"The frog is jumping above the table, to the shelf."

Translation:A béka az asztal fölé ugrik, a polcra.

July 3, 2016

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I wrote A béka ugrik az asztal fölé, a polcra. Does this sentence order work or not?


It is correct but it's not the neutral word order. It emphasises "béka". It means "it's the frog that is jumping (implied: not something else)"


Do you have any tips for determining what the order should be?


I'd have thought that "A béka ugrik az asztal fölé..." would be the neutral word oder, with the official translation emphasising that it is above the table that the frog is jumping to.

I got pinged for "felugrik" after "A béka".


"A béka az asztal fölé felugrik, a polcra" was marked wrong. Duo objected to felugrik. Why?


Ok, now added this version.


I never know whether more comments gets attention or up-voting comments gets more attention from moderators, so here goes. Ditto-ing “felugrik” comments. Is “beugrik” any better? I thought with fölé instead of fölött indicated direction rather than position, and that therefore the verb would need a verb prefix to indicate direction as well. What am I missing?


Why is the verb at the end? Why polcra and not polchoz? How long will this course be in beta?


Well, it's not quite at the end, but I would hope that "A béka ugrik az asztal fölé, a polcra." would also be accepted. Hopefully, the frog made it to the shelf, in which case it would be on it (-on), rather than at it (-nál). So, in getting to the shelf, you need to use -ra, rather than -hoz.

You might know this, but in case you don't, nine of the cases form sets of three. We have the -on, -ra, -ról, set, the -nál, -hoz, -tól, and the -ban, -ba, -ból set. If you use the -on case to describe being somewhere, then you need to use the -ra case to describe getting there and the -ról case to describe leaving it, and the same applies to the other two sets.

I've been doing this course for over a year now, and I am a computer programmer. I have come to realise the amount of work that would be entailed in putting together a comprehensive list of all possible translations for every sentence, in both directions, and also to come up with exercises that illustrate the various points of grammar and idiom that they are attempting to teach, without making them too strange, and to keep all those exercises consistent, so that you aren't being taught one thing which is then contradicted by a less well-thought out example. I don't know how many people they have working on this, or what sort of funds they have available, but I don't imagine that they are rolling in it. It may be beta, but I'm finding it helpful, if not perfect, and am trying to do my bit towards improving it.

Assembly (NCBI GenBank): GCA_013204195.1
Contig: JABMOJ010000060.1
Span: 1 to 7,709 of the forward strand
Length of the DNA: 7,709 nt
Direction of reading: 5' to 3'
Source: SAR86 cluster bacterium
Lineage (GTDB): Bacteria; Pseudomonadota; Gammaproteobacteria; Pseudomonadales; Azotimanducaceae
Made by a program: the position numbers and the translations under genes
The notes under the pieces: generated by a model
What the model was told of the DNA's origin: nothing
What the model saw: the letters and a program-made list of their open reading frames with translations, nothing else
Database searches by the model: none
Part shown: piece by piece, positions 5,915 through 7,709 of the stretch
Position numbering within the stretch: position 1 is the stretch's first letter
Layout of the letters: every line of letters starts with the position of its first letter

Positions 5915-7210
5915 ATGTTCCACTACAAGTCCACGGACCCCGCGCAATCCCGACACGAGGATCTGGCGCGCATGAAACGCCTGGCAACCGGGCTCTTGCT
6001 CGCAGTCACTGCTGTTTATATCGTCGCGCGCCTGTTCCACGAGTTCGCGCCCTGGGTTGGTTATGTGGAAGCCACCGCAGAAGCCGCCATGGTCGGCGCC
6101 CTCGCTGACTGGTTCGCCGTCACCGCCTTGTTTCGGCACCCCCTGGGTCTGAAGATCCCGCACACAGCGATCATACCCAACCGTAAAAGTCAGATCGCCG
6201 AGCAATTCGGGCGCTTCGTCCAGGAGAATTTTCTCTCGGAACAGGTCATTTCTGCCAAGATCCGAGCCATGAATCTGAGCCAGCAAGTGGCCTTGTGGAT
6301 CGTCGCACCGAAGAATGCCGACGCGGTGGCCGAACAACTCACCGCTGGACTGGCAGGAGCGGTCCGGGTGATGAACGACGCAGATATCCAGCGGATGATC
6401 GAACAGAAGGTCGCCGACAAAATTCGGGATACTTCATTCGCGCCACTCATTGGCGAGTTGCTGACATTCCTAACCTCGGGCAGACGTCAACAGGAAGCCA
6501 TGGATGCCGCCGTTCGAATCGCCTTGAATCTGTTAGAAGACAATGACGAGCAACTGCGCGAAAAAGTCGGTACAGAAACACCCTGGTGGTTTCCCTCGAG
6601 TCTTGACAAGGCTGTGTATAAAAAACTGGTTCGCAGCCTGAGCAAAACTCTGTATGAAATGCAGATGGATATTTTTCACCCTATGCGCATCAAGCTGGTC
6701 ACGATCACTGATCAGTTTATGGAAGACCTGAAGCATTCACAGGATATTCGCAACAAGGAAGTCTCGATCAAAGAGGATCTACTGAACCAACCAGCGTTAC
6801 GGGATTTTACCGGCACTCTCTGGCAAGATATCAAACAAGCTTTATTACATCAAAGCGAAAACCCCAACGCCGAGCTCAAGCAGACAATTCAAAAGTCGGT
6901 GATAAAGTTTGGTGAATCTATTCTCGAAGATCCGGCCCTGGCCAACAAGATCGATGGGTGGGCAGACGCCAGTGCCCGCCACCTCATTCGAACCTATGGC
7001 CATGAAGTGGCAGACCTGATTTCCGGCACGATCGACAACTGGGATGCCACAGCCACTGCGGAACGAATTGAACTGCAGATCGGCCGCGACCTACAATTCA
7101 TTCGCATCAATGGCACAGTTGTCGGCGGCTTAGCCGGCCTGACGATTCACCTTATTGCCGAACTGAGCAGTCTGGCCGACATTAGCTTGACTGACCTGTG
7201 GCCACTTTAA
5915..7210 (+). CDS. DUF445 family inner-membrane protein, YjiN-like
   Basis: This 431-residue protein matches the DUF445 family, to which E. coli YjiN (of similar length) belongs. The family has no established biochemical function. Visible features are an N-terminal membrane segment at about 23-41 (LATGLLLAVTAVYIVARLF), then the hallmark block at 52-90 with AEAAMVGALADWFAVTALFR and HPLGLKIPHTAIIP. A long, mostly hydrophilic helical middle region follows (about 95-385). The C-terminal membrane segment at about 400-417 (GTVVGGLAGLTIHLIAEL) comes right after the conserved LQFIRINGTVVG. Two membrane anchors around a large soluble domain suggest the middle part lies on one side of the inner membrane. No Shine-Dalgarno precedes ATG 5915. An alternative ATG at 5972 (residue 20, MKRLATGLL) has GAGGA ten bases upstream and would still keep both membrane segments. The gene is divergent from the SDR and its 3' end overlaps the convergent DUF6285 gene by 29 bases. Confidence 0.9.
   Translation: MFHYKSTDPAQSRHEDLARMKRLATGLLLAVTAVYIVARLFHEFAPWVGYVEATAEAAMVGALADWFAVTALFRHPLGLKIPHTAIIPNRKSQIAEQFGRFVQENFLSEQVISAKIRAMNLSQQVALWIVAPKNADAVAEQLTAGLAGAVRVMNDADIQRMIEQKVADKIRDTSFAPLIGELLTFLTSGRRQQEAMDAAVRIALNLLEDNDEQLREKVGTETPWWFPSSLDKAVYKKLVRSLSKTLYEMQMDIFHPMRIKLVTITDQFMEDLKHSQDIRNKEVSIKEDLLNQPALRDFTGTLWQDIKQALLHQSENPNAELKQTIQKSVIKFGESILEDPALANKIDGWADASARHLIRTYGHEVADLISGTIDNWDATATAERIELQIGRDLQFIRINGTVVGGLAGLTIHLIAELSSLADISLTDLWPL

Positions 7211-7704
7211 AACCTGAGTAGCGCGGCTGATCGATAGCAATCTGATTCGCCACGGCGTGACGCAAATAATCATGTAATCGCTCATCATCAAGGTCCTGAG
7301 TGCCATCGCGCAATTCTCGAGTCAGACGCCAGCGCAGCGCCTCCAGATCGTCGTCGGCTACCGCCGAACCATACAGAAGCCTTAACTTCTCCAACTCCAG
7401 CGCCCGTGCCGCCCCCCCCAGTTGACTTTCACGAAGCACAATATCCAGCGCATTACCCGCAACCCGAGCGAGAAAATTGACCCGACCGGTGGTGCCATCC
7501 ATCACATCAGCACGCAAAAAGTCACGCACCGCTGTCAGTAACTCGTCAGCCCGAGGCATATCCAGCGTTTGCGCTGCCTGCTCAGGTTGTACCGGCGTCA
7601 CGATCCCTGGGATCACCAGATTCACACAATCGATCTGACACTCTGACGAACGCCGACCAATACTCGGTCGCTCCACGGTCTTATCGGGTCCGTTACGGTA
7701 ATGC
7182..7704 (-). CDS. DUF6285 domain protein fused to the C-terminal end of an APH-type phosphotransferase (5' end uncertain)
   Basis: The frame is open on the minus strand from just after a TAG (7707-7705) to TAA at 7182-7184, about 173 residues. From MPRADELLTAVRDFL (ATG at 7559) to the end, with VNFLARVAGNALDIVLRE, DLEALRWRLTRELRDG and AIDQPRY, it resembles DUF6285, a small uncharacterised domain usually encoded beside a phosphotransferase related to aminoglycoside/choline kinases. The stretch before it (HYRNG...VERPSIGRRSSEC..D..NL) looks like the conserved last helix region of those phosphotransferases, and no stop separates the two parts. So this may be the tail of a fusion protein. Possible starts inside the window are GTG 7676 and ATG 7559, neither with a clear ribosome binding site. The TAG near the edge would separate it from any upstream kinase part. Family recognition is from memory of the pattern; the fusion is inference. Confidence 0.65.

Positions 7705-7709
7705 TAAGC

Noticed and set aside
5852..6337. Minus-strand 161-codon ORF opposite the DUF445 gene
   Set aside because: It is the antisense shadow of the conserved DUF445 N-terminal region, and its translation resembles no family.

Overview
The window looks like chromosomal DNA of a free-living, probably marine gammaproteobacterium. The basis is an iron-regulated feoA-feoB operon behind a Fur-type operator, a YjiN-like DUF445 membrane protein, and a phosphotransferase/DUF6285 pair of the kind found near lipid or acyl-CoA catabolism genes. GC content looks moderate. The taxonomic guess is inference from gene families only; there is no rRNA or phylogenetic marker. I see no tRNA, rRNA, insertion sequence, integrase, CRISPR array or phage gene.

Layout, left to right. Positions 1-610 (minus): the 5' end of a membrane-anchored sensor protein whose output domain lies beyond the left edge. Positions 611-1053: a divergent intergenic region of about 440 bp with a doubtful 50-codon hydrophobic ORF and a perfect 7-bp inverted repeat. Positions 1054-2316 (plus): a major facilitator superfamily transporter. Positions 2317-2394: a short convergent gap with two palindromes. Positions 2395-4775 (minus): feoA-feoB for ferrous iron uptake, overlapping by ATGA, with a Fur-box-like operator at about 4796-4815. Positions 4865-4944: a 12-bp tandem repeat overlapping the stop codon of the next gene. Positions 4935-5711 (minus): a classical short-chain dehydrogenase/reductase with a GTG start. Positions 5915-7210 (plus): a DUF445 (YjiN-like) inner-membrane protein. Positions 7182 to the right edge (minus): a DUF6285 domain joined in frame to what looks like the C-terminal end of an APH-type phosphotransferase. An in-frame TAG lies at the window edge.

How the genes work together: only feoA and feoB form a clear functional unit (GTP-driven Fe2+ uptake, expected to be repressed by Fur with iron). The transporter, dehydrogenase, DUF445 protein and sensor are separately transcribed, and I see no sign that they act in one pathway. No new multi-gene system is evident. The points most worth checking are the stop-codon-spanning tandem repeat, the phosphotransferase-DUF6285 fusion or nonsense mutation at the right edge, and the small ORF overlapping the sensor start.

I too appreciate the enormous work that has gone into developing the program and the helpful contributions of the monitors/mentors as well as the users. Thank you all!


Do you think that after what you've learned here you'd be able to hold a conversation with a native Hungarian? If you go to a store in Budapest would you be able to handle the language? With what you've learned from here.


Not yet. But then, my objective has been to be able to read text, so becoming familiar with the constructions is invaluable. And the course is adding to vocabulary. I sometimes imagine situations in which I might say some of these sentences, but I know from experience that, were I to stand on a street in Budapest, my brain would freeze and I wouldn't be able to get a single coherent, grammatically correct sentence out of my mouth. It takes immersion to do that. For about five weeks.


My short term goal is to be able to understand some of the conversations. There are likely to be people around me who can translate when I need translating.

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Shouldn't it be 'a polchoz' here? It doesn't necessarily jump ON the shelf; the English sentence is more ambiguous here.


Just my own impression as a person employing logic in tackling this sentence: The frog would jump on the shelf, since jumping TO but not ON the shelf would be a waste of effort, wouldn't it? Wouldn't the frog be aiming to land on the shelf?

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